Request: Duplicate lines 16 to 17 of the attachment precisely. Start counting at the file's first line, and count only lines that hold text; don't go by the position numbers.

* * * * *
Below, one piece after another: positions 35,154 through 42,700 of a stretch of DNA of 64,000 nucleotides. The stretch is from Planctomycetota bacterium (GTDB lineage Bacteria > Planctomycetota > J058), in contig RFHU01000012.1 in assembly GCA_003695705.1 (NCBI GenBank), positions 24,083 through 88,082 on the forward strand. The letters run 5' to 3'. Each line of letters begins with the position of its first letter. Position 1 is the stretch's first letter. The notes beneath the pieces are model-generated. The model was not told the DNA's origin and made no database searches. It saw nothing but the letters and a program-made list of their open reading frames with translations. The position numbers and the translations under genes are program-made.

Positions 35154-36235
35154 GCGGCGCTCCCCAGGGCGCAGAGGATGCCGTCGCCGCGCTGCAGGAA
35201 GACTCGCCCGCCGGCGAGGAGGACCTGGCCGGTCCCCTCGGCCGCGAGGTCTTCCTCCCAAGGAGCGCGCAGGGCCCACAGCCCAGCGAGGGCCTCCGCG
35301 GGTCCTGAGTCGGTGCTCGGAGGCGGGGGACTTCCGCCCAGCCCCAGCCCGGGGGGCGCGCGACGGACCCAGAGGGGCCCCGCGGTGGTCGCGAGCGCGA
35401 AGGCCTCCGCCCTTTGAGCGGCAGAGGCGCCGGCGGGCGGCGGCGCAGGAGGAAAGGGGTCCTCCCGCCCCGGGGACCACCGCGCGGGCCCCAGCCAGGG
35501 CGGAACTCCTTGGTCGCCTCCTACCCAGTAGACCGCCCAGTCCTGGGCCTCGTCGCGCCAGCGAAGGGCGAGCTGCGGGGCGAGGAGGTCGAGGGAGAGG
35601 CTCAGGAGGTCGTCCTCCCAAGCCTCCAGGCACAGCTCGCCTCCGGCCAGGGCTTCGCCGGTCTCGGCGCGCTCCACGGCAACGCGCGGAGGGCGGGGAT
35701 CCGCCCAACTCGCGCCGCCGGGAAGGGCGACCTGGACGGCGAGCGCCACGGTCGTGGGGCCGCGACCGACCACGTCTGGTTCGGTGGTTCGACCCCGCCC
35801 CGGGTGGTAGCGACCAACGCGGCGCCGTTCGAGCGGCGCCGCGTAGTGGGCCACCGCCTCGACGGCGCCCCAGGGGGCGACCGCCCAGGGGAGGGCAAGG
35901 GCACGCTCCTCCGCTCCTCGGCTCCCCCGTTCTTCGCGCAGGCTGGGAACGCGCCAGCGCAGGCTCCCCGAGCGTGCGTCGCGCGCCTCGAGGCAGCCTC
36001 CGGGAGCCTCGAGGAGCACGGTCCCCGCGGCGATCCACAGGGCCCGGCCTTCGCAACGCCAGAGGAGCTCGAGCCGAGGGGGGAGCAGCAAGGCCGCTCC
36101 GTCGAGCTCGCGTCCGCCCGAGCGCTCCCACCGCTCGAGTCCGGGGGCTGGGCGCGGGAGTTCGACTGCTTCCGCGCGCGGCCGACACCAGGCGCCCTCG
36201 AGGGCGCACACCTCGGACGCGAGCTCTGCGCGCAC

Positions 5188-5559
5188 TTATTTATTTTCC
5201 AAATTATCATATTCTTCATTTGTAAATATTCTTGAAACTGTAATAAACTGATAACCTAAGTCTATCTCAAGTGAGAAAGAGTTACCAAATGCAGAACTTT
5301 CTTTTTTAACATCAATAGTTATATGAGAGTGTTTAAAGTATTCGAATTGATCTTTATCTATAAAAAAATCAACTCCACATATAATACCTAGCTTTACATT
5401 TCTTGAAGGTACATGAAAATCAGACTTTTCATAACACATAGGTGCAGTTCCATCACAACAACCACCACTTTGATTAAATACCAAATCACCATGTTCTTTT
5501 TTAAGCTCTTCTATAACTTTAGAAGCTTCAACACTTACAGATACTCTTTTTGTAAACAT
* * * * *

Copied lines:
5188 TTATTTATTTTCC
5201 AAATTATCATATTCTTCATTTGTAAATATTCTTGAAACTGTAATAAACTGATAACCTAAGTCTATCTCAAGTGAGAAAGAGTTACCAAATGCAGAACTTT